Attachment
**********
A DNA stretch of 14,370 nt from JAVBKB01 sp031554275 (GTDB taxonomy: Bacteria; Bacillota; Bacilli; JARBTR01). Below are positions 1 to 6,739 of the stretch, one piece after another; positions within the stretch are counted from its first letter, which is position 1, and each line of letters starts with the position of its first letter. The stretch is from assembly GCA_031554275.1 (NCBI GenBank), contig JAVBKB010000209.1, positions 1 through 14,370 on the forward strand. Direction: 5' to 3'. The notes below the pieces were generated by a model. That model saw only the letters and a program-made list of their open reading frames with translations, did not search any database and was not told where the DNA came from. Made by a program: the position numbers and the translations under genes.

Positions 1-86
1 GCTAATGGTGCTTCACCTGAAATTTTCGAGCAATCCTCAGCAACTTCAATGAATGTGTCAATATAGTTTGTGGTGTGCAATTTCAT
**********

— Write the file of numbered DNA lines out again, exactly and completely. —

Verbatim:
A DNA stretch of 14,370 nt from JAVBKB01 sp031554275 (GTDB taxonomy: Bacteria; Bacillota; Bacilli; JARBTR01). Below are positions 1 to 6,739 of the stretch, one piece after another; positions within the stretch are counted from its first letter, which is position 1, and each line of letters starts with the position of its first letter. The stretch is from assembly GCA_031554275.1 (NCBI GenBank), contig JAVBKB010000209.1, positions 1 through 14,370 on the forward strand. Direction: 5' to 3'. The notes below the pieces were generated by a model. That model saw only the letters and a program-made list of their open reading frames with translations, did not search any database and was not told where the DNA came from. Made by a program: the position numbers and the translations under genes.

Positions 1-86
1 GCTAATGGTGCTTCACCTGAAATTTTCGAGCAATCCTCAGCAACTTCAATGAATGTGTCAATATAGTTTGTGGTGTGCAATTTCAT